Finite-State-Transducers for Natural Language Processing

Finite State Transducers provide a method for performing mathematical operations on ordered collections of context-sensitive rewrite rules such as those commonly used to implement fundamental natural language processing tasks. Multiple rules may be composed into a single pass, mega rule, significantly increasing the efficiency of rule-based systems.

Quick Primer on Finite State Machines

A finite-state machine (FSM) or automata is an abstract mathematical model of computation that is capable of storing a status or state and changing this state based on input. While not as powerful as other computational models such as Turing machines due to their limited memory, FSMs are applicable to a number of electronic modeling, engineering, and language processing problems. An FSM can be represented as a set of nodes representing the various states of the system and labeled edges between these nodes where the edges represent transitions from one state to another and the labels represent conditions on these transitions. A stream of input (an input tape containing a string) is then ‘processed’ by the FSM, potentially causing a number of state transitions. The simple FSM example below is a remarkably accurate computational model for a ferret:

The daily behavior of my ferret, Pangur Bán, would best be represented by an input tape containing the string, ‘tired,tired,tired,tired,hungry,tired,tired,tired,bored,tired,tired,tired’:

FSMs for Language Processing

In language processing, an FSM containing a start state (node) and an end state can be used to generate or recognize a language defined by all possible combinations of symbols (conditional labels) on each of the edges generated by traversing the FSM from the start state to the end state. The class of languages generated by finite automata is known as the class of regular languages.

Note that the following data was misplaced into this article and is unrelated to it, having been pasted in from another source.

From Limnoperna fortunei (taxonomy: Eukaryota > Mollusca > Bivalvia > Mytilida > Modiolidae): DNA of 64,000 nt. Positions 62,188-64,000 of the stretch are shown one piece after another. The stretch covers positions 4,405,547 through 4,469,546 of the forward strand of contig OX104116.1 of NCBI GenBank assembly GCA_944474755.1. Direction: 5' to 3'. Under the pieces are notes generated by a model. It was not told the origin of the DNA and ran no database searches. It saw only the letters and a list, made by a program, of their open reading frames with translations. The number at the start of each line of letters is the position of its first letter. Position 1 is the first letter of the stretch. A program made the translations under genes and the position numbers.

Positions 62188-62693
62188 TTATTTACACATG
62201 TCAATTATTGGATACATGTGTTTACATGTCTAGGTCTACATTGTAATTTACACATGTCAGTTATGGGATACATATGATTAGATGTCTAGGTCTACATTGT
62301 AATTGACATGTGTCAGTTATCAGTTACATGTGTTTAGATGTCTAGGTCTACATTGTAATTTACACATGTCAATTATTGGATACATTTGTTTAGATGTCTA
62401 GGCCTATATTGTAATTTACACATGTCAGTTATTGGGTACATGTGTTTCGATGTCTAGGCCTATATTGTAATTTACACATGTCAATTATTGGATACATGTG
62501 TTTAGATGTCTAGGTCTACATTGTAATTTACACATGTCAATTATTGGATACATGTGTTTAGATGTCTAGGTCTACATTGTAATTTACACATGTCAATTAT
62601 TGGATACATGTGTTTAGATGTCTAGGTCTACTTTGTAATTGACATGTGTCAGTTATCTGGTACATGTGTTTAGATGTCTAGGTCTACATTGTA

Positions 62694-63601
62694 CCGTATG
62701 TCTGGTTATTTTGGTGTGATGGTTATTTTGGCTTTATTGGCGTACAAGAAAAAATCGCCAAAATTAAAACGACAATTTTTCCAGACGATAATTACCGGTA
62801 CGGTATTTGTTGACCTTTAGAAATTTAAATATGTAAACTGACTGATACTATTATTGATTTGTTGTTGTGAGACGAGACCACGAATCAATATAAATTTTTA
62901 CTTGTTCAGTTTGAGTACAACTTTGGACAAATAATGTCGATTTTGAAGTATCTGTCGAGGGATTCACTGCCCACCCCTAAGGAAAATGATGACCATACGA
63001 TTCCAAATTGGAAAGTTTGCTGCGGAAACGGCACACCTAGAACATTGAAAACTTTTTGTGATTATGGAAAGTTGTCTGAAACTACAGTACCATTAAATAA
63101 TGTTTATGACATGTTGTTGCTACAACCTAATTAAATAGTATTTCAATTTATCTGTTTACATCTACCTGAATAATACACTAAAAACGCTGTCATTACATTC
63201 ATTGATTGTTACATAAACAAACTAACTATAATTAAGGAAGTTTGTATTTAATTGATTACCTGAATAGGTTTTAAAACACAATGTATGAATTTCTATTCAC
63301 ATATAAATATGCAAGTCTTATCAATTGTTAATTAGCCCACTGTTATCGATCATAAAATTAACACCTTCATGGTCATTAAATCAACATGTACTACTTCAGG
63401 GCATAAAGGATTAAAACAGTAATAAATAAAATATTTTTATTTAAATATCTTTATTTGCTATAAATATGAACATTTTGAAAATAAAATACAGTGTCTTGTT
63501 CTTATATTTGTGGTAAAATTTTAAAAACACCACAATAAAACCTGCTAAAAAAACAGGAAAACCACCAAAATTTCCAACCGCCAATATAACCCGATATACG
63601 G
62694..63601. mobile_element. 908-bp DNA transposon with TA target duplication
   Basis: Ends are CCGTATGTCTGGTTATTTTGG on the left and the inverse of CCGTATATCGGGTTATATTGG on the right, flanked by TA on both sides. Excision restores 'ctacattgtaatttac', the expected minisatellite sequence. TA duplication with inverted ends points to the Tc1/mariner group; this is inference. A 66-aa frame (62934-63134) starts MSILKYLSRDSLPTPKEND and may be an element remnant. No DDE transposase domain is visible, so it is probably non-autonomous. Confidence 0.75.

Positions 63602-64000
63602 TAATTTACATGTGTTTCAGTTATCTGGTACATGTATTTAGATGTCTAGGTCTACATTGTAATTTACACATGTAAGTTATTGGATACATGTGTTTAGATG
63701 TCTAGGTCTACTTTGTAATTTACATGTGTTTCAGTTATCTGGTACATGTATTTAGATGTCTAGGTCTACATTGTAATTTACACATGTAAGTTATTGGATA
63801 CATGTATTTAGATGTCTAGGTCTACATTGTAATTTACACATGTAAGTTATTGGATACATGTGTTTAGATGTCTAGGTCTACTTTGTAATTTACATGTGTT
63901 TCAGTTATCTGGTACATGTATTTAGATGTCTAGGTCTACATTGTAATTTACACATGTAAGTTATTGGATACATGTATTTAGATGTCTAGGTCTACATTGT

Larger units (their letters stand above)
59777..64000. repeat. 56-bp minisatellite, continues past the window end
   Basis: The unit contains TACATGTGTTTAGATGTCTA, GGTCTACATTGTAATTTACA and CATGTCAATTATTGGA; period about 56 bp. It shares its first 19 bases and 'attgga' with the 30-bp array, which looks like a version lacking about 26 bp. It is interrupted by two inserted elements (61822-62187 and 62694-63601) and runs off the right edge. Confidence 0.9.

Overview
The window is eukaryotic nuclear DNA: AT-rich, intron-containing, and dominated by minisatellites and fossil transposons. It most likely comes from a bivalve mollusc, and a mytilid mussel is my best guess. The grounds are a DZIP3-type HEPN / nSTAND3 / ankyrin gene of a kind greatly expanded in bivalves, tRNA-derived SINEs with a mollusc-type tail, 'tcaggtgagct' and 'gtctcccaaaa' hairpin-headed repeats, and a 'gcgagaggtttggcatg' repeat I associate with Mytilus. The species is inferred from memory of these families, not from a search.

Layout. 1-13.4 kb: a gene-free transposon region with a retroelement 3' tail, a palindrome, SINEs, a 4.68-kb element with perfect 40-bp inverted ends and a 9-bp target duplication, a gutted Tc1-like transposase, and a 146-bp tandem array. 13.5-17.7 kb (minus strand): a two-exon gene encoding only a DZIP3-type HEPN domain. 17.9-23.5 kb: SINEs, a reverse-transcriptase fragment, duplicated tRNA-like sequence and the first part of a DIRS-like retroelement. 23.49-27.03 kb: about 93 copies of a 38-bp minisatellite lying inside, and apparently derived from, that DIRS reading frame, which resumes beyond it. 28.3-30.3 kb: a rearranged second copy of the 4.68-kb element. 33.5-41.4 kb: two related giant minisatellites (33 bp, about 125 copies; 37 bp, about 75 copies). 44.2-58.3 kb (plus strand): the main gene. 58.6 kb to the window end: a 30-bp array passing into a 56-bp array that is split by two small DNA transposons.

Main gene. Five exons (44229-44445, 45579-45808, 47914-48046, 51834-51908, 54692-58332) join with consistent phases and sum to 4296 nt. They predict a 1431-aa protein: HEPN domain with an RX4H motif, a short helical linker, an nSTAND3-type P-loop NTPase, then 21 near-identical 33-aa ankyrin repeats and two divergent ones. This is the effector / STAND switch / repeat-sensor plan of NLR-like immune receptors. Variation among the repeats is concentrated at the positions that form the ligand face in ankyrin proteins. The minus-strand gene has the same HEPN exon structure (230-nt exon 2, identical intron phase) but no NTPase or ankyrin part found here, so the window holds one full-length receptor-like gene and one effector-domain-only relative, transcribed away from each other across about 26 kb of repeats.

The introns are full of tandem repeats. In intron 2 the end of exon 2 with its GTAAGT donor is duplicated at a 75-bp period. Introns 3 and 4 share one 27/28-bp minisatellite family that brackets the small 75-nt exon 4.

Finite State Transducers

A finite state transducer (FST) is a special type of finite state machine. Specifically, an FST has two tapes, an input string and an output string. Rather than just traversing (and accepting or rejecting) an input string, an FST translates the contents of its input string to its output string. Or put another way, it accepts a string on its input tape and generates another string on its output tape.

Context-Sensitive Rules

FSTs are particularly useful in the implementation of certain natural language processing tasks. Context-sensitive rewriting rules (ex: ax → bx) are adequate for implementing certain computational linguistic tasks such as morphological stemming and part-of-speech tagging. Such rewrite rules are also computationally equivalent to finite-state transducers, providing a unique path for optimizing rule based systems.

Take, for example, the following set of ordered context-sensitive rules:

1) change ‘c’ to ‘b’ if followed by ‘x’    cx → bx
2) change ‘a’ to ‘b’ if preceded by ‘rs’    rsa → rsb
3) change ‘b’ to ‘a’ if preceded by ‘rs’ and followed by ‘xy’    rsbxy → rsaxy

Given the following string on the input tape:


the application of the given rule set would proceed as follows:

1) rsaxyrscxy → rsaxyrsbxy
2) rsaxyrsbxy → rsbxyrsbxy
3) rsbxyrsbxy → rsaxyrsaxy